Match Report: Buoyant England sail past stricken Scotland

England 38 Scotland 18: Hosts start their Six Nations campaign with a routine win over a Scotland side 'on the edge of a precipice'.

Twickenham

Without hitting the sensational heights of the historic win over New Zealand last time out here – how could they, really, against a Scottish team belonging to a significantly lower echelon of the world game to the All Blacks – England scored four tries to two to kick off the Six Nations' Championship with few wobbles along the way. A pivotal match in the seven-week tournament looms immediately when England go to Ireland, winners over Wales yesterday, in Dublin next Sunday.

Scotland's interim Australian-English coaching duo of Scott Johnson and Dean Ryan were unable to improve the team's dire record at Twickenham that stands now at four wins in 46 attempts, with none since 1983. Scotland's depressing home defeat by Tonga in November inked in the P45 for the previous coach, Andy Robinson, but the fault lines run deeper.

"Scottish rugby stands on the brink of a precipice," the former captain and totemic full-back Gavin Hastings said yesterday. Somewhere from a thin player base and a pair of professional Pro 12 teams they have to muster a XV of heart, searing skill, size and conditioning. The second of those qualities was there in the full-back Stuart Hogg and others, but the Scots' 30 years of hurt at England's HQ continued with a white-jerseyed pummelling at the breakdown and in contact.

England led with a penalty by Owen Farrell, but "statuesque" was the description for the England defending that followed, in a goose-bump moment for the Scots. A kick by Mike Brown sailed into the Scotland half with little in the way of a chase. A sign perhaps of the dreaded complacency after the heroics of December?

Whatever, Hogg was alive to the possibilities and ran hard and dead straight, about 10 metres from his right-hand touchline, to shoot between Brown and Dan Cole like a high-speed train through a cutting in the Chilterns. It obliged Alex Goode at full-back to be the buffers, and the opportunity looked lost for a second or two as Greig Laidlaw – Scotland's fly-half turned No 9 – and Sean Maitland took the ball. But a quick recycle restored momentum and Laidlaw on the short side popped Maitland over for the converted Kiwi's debut Test try.

Laidlaw's conversion was missed and England, though hardly rattled, suffered fumbles on the move by the debutant inside-centre Billy Twelve-trees, Tom Youngs and Dan Cole, while Geoff Parling had his hands full, or not as the case may be, keeping Richie Grant at bay in an intriguing tussle in the line-out. Youngs's brother, scrum-half Ben, was struggling to locate his runners sympathetically, but Twelvetrees's willingness and ability to launch attacks on the hoof showed what he has to offer England's midfield.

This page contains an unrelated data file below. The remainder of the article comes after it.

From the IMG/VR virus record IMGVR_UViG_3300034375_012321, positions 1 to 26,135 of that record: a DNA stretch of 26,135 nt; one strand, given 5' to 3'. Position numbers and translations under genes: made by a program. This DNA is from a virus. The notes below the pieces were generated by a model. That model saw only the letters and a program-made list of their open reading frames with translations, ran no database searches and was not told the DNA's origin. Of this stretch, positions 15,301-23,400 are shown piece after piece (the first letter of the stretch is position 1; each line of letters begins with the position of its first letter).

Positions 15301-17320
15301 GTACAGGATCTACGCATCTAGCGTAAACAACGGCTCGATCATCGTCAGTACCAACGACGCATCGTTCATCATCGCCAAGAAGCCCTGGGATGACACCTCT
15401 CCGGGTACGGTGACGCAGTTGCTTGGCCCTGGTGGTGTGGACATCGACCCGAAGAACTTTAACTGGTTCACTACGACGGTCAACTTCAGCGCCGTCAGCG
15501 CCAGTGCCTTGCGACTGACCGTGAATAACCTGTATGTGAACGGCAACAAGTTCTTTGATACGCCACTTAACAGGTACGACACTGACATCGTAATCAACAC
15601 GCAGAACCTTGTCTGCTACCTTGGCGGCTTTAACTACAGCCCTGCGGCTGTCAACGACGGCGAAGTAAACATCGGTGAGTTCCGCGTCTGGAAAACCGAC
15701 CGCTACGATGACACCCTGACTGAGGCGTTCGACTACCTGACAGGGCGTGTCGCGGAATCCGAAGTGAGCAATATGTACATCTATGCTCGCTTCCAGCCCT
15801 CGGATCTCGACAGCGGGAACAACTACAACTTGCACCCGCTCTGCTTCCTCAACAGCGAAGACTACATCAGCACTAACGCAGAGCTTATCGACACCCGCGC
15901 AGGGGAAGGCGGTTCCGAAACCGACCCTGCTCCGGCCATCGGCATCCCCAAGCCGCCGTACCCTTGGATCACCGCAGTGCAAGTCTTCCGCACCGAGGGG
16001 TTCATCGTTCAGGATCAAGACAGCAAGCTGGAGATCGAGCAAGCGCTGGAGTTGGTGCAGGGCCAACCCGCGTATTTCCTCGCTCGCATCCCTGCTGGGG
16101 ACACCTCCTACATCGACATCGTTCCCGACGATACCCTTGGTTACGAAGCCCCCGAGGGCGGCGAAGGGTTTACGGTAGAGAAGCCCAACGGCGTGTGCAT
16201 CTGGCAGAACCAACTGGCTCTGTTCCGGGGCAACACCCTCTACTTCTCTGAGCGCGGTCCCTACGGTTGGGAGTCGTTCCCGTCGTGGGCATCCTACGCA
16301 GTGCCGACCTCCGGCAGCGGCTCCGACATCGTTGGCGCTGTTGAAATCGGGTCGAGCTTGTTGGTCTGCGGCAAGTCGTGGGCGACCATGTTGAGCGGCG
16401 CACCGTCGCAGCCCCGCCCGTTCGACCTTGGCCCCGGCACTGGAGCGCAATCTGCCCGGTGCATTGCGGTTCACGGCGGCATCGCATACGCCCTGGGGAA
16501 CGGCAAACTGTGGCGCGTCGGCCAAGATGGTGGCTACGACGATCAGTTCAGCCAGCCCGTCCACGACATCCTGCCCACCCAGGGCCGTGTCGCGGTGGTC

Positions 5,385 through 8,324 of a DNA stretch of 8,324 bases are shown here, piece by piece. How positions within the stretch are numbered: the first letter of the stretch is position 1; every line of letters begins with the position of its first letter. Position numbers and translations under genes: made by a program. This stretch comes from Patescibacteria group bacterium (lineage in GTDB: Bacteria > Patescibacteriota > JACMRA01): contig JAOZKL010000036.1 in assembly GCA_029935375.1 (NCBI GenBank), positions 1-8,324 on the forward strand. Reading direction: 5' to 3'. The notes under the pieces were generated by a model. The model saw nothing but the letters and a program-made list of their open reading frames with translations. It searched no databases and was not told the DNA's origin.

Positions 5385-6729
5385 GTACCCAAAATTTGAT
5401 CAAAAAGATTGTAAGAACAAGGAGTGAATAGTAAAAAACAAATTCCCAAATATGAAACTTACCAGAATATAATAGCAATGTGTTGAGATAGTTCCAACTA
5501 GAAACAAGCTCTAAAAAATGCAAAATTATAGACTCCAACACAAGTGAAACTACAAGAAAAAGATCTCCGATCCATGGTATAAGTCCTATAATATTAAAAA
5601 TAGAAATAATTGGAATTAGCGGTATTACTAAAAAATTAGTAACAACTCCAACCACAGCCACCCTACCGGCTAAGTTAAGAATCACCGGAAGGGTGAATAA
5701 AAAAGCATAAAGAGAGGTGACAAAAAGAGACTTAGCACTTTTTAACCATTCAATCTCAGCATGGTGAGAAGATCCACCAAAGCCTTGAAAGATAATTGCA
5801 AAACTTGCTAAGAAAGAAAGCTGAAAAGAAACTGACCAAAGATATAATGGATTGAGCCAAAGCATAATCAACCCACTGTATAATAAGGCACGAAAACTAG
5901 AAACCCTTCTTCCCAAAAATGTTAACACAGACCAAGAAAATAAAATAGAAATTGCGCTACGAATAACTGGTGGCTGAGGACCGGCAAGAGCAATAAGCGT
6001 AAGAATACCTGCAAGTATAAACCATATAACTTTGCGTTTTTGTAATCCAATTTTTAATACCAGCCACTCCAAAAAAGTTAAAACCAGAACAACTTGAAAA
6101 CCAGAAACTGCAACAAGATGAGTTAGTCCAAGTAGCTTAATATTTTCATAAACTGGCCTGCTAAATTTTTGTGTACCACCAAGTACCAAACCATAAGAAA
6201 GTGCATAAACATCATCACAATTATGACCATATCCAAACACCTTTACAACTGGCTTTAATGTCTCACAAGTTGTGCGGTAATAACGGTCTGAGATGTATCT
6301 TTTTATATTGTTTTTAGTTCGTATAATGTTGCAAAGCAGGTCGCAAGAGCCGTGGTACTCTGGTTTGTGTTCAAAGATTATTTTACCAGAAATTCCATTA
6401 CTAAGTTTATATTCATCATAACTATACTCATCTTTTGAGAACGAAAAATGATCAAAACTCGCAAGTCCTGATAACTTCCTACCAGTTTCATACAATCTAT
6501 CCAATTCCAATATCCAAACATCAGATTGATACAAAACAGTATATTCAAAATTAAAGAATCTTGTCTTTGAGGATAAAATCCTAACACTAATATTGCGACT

Two penalties by Farrell to one from Laidlaw had England 9-8 up and just a little relieved when their highest current try-scorer, Chris Ashton, added a 17th to his total 30 minutes into his 30th Test. A turnover and multiple phases, including a dart by Twelvetrees wide out and more ground-covering nearer the posts by the bigger brigade of Joe Marler and Joe Launchbury, ended with Ashton, correctly, believing that he had enough of a gap between the defending Hogg and Ruaridh Jackson to reach the ball over the line, left-handed.

Farrell's conversion and another penalty plus Laidlaw's second penalty – England had a few troubles keeping referee Alain Rolland happy with their entry through the gate – made it 19-11 at the interval.

Urgently, England pressed hard at the start of the second half and two minutes in they had a second try. Twelvetrees of Gloucester, once of Leicester, made it for himself with a call and a deliberate run off a red-zone ruck, taking a flat pass from his erstwhile Tigers clubmate Ben Youngs to blast over Dougie Hall, and Farrell converted.

A try by Launchbury was chalked off for a high tackle by Tom Youngs, but England scored within a minute. Ben Youngs broke free, and a tiring Scotland's ineffective work at the tackle allowed the move to go left, where Farrell's sweet, long pass gave Parling a short galumph home.

Farrell, for once and from the touchline, missed the conversion. Not that England, for all the "arrogant" jibes from the former Scotland coach Jim Telfer, would have been thinking of it, but they had 25 minutes at 31-11 up to garner the total of 44 and winning margin of 22 that would have been records against the Scots.

Stoically, Scotland had other ideas. An attack launched from deep included a run by Davie Denton to halfway, a hoof ahead by Maitland and a soft-shoe nudge and scoring finish by the excellent Hogg. The conversion by Laidlaw followed but, anyway, England, with eight bench- men for the first time under the new regulation, were busy using the lot, including a run for Toby Flood – not at fly-half but in place of Twelvetrees – outside Farrell, whose latest performance of assurance ended with a drop-kick conversion of Danny Care's sniping try at the death.

"We were a little loose on occasions, but overall I'm pleased with the start," said England's coach, Stuart Lancaster afterwards.

 



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